Tuesday, 11 June 2013

Export Pale Ale Brewing in 1903 (part four)

We've just about finished our look at brewing export Pale Ale back in the Edwardian time. We're now at the final phase of the process, bottling.

There's one practice when brewing Pale Ale which is so counter-intuitive, that it's taken several sources confirming it to totally convince me it really happened. Leaving barrels of Pale Ale in the brewery yard, exposed to the elements.

"In getting the ale ready for bottling, some exposure in cask to cold weather has no doubt a decidedly improving effect, though one must take care that it has plenty of knocking about and a good cask sickness before it is taken to the store to be set for bottling. Some brewers add a little preservative again at this stage, but I do not care to do so, as I think it has a retarding effect on the conditioning in the bottle. It is usual to get two months or so age in the open before sending to the bottling store. I like to bottle in the autumn what has been brewed in the winter, that is to say, the ale should be about three months in the open, and from three to four on the gantry in the bottling store."
Journal of the Federated Institutes of Brewing, Volume 9, Issue 2, 1903, page 151

Three months in the open and then another three of four months waiting in the bottling store. You have to add another two or three months transit time to it destination, meaning a bottled export Pale Ale would be 8 to 10 months old on arrival.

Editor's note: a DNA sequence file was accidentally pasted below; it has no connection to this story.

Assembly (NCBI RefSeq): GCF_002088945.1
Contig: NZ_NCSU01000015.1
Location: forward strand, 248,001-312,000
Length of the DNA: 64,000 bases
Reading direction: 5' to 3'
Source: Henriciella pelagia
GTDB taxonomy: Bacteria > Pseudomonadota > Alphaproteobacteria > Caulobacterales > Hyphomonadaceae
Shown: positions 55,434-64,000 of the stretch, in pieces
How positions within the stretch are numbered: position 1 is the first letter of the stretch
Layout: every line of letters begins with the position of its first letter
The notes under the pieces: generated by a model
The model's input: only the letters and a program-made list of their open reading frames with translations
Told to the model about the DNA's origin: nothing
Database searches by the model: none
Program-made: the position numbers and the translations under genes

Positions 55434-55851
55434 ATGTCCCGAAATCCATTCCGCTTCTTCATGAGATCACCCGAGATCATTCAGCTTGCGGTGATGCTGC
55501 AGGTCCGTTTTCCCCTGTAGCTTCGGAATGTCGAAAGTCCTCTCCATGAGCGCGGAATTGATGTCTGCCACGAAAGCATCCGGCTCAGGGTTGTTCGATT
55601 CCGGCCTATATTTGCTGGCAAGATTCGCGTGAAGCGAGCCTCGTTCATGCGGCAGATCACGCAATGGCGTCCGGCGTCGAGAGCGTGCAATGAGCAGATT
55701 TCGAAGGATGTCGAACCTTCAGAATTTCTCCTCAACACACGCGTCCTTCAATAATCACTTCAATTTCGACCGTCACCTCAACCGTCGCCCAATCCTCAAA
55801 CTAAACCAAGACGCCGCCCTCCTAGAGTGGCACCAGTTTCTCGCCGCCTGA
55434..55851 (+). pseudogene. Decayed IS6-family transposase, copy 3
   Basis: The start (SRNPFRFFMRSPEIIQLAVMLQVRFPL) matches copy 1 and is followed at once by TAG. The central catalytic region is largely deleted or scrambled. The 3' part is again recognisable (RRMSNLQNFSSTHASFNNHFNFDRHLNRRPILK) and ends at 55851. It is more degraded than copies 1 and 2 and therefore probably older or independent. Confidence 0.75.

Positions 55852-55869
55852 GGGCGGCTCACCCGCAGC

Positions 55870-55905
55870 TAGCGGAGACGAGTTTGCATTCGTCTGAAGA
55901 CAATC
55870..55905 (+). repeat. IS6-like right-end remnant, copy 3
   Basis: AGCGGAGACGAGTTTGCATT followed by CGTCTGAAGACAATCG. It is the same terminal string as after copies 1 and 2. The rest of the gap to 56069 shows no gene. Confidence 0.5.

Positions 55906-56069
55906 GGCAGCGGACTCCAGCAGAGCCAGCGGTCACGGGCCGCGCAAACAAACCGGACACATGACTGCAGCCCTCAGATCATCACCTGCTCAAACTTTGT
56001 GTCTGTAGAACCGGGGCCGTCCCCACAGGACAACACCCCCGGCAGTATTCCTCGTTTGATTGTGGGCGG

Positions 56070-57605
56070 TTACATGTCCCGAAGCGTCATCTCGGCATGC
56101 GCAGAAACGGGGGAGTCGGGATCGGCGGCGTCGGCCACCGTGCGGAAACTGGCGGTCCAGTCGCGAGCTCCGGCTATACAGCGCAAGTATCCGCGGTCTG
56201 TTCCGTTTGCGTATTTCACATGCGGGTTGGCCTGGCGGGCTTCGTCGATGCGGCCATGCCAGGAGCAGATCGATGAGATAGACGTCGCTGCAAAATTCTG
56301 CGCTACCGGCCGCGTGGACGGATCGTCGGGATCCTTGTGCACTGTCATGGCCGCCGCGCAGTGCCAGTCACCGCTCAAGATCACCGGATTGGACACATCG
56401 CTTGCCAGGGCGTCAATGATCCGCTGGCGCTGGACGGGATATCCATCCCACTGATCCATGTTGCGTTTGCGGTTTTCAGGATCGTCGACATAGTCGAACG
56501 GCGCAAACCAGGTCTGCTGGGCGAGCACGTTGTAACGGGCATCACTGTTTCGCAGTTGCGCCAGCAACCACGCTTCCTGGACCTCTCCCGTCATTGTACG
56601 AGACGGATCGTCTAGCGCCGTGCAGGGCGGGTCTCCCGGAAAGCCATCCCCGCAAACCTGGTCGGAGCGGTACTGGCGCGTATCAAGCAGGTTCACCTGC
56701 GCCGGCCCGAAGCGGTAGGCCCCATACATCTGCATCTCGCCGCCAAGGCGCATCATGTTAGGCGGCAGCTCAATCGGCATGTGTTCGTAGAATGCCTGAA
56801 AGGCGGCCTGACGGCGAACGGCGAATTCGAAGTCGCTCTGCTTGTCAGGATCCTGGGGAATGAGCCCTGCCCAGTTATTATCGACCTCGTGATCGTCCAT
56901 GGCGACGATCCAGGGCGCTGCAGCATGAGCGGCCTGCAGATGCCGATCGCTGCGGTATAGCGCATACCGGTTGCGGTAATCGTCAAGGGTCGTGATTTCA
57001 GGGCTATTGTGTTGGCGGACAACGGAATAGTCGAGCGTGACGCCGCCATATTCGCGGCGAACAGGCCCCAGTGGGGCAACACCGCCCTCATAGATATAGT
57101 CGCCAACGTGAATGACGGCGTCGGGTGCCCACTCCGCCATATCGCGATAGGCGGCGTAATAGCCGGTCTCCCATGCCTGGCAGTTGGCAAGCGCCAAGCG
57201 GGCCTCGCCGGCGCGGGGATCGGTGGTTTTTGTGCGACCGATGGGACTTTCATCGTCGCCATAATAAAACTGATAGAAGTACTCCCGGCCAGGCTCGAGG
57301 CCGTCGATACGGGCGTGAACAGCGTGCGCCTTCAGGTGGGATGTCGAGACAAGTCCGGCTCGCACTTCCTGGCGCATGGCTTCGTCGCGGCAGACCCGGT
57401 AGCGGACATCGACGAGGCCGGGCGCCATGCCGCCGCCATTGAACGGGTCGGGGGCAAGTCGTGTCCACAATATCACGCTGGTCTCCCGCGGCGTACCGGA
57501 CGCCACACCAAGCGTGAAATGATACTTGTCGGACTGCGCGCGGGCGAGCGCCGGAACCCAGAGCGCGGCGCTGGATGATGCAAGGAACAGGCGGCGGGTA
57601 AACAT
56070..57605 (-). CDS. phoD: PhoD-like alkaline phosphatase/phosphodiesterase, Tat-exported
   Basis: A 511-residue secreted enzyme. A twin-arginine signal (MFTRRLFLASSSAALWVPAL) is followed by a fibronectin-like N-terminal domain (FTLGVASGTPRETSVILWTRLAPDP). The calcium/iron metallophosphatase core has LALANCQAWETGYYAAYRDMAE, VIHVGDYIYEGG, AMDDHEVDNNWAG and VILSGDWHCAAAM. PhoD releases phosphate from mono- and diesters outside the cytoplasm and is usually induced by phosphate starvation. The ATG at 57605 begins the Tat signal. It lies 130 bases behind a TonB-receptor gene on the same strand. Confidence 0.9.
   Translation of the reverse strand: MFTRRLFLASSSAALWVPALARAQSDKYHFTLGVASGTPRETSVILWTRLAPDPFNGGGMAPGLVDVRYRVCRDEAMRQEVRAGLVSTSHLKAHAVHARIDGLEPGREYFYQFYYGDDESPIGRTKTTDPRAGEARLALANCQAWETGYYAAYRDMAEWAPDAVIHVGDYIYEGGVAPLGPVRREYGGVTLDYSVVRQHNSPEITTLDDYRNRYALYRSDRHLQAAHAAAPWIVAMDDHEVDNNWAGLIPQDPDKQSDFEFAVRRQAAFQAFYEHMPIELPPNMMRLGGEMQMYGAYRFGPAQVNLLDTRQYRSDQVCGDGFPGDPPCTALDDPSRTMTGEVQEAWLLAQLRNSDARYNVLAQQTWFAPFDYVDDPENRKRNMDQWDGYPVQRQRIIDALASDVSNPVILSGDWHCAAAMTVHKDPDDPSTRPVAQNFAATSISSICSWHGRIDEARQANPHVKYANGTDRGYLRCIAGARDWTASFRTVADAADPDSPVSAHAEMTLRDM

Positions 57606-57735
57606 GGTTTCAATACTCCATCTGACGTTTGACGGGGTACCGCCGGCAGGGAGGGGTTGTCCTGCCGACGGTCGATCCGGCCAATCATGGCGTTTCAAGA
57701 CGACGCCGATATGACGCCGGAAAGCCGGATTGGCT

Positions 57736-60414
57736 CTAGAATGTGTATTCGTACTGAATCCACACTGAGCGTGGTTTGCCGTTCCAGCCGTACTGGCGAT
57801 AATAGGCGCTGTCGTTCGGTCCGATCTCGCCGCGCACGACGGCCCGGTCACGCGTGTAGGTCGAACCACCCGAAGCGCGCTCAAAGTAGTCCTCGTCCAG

Here's the term "cask sickness" again. I think he means a secondary fermentation in the cask. "Plenty of knocking about" is also pretty counter-intuitive. You'd expect them to want to leave the casks as undisturbed as possible, Evidently not.

In the discussion after the paper had been presented, there was an explanation of why the time in the brewery yard improved the beer:

"He [Mr. Hartley] should like another point a little further explained. He understood Mr. Collier to say that he liked, in preparing beer for export bottling, to allow the casks to lie in the weather—he presumed he meant in the yard—where they were exposed to the cold of the winter. If he were right in so understanding, was the object to enable the beer to deposit those matters which were insoluble at a low temperature, and thus give less sediment in bottle? He would ask Mr. Collier if he had definitely ascertained that this was so. They all know that matters were deposited by cold, but he was not quite certain whether in a warm temperature they did not again dissolve, or a portion of them at any rate."